Respondents, however, were slightly pessimistic about their own personal finances. Their perception of being better off financially now than a year ago fell two points to 74 after reaching a post-recession high of 76 in June. Meanwhile, their expectations of enjoying improved finances a year from now fell one point to 82.

FLORIDA EXPORTS UP 10.4% IN MAY via Cindy Barth of the Orlando Business Journal

The latest international trade numbers show that $5.22 billion worth of goods left Florida for international markets in May, an increase of 10.4 percent from April, according to Durham, N.H.-based

The May data is the most recent available.

Exports of manufactured goods contributed significantly to the state’s international trade, accounting for 76 percent of all state exports in May. Exports from state manufacturers increased in May by 16.8 percent from the previous month to $3.95 billion.

However, exports of non-manufactured goods went down 5.8 percent in May to $1.26 billion. This group of foreign sales consists of agricultural goods, mining products and re-exports — foreign goods that entered the state as imports and are exported in substantially the same condition.

Florida ranked 42nd among the 50 states during the first five months of this year. Compared to the same period in 2013, foreign sales from Florida’s companies, seasonally adjusted, decreased by an annual rate of 7.4 percent.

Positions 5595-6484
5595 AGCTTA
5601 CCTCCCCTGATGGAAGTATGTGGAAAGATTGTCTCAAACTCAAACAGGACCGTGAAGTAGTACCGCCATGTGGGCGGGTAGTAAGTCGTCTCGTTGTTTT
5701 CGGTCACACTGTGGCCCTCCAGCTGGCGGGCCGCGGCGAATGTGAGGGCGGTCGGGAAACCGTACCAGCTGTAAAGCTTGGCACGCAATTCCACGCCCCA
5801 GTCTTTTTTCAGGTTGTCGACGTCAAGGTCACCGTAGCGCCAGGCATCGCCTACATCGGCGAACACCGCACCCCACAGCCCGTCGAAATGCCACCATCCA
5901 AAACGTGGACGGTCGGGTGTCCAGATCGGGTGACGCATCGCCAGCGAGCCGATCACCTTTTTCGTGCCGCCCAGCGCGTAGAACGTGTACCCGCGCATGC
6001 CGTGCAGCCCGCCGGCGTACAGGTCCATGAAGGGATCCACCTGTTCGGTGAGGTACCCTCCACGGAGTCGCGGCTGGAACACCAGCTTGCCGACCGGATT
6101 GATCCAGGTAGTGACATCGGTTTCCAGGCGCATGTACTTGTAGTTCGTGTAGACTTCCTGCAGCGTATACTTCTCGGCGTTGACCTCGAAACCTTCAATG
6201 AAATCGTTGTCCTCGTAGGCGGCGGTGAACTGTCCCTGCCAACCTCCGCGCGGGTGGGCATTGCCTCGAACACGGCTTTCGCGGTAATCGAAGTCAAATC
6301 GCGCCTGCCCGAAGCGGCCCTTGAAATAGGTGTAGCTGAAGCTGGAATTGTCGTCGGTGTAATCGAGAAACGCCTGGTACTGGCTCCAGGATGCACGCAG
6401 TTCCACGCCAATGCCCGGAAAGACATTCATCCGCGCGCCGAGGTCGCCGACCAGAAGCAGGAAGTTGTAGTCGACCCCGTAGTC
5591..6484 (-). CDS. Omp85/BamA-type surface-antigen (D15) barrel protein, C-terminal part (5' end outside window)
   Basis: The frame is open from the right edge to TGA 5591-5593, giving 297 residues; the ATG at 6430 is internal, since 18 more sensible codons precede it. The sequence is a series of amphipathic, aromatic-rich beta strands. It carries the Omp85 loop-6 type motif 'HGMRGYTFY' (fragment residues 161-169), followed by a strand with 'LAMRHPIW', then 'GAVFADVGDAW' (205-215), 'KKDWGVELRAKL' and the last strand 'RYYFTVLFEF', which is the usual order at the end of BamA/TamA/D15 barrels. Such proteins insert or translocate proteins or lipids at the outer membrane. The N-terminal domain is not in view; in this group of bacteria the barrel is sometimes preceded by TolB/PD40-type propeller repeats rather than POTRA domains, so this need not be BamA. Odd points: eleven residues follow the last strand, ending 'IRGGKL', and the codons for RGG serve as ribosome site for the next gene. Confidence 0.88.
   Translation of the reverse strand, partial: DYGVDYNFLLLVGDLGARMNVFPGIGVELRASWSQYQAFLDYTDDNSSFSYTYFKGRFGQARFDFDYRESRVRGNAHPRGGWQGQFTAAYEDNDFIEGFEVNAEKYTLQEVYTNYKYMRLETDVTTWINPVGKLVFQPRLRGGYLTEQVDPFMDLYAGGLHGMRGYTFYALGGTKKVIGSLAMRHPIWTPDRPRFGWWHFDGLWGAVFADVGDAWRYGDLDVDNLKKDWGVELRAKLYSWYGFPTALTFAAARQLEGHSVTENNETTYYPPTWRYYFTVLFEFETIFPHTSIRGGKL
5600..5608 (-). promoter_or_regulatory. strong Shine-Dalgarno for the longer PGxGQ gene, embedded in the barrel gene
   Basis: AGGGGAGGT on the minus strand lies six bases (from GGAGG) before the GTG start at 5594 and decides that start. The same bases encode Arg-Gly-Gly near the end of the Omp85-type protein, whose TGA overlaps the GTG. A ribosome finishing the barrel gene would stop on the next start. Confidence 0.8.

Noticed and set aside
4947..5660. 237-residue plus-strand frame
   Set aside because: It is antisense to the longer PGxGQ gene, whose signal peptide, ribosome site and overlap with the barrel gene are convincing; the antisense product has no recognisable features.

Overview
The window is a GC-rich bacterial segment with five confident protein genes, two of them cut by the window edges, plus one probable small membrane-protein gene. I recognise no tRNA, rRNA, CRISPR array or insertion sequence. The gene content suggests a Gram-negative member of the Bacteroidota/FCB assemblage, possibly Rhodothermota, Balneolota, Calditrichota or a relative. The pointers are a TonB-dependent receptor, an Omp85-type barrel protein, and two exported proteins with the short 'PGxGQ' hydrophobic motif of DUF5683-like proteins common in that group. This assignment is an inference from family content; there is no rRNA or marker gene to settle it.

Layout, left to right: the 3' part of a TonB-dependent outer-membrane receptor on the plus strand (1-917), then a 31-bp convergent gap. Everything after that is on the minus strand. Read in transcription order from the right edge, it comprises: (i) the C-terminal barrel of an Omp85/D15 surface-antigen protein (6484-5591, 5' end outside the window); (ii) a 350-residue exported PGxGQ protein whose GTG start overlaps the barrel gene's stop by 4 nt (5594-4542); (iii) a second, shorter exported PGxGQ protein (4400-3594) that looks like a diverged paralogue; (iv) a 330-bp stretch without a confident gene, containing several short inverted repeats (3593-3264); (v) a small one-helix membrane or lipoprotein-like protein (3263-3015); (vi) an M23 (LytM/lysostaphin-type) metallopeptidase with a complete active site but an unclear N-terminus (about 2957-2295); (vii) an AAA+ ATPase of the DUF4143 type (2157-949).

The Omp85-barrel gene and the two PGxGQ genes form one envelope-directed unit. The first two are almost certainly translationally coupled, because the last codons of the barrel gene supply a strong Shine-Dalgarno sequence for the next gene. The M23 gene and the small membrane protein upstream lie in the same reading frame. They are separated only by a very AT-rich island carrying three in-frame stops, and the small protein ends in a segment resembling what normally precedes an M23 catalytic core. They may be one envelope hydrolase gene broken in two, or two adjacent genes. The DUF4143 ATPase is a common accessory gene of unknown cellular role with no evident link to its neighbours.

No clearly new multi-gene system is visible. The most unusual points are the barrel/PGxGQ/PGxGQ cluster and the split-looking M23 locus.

“The Quiet Industry” is how Florida’s Agriculture Commissioner Adam Putnam refers to the state’s agribusiness. But as Florida moves past New York to become the third most populous state in the nation, the issues farmers have been grappling with for generations are getting amplified, particularly in the realm of resource conservation and water management.

Now, the industry is taking center stage and may be positioned to provide key solutions in what could be one of the most extensive public-private partnerships in the state’s history.

Putnam, along with incoming Speaker of the House Steve Crisafulli, are planning to use their political clout to focus the legislature on what many feel is our most critical problem … water.

The challenge is not just solving the riddle of how to deal with the pollution and storm water runoff quandaries affecting Central Florida’s lakes and rivers or the perilous state of the Indian River Lagoon; it is meeting the water requirements of our rapid growth.

Crisafulli said, “Florida is world-renowned for its 1,200 miles of beaches, springs and more than 7,700 large lakes. Yet our water supply is far more than just a tourist attraction; it’s also what sustains our agriculture industry and the source of drinking water which we all depend upon to live.” Adding, “Water has no boundaries, and it is imperative that policymakers, thought leaders and the public reject a limited parochial view.”

According to Crisafulli, there are over 750 storm water-dumping points along the Indian River Lagoon and only 10 percent of them are treated. Not only is fresh water being introduced in quantities the lagoon cannot absorb, but oil and other pollutants that collect on the roads is washed directly into these water bodies.

However, he is optimistic. “Unlike the more narrow thinking that sometimes characterizes local interest groups on all sides of the issue, in Tallahassee people have had to talk and work with each other for years. There is an ability to focus on the whole of the state and to arrive at solutions that hopefully will begin to address everyone’s concerns.”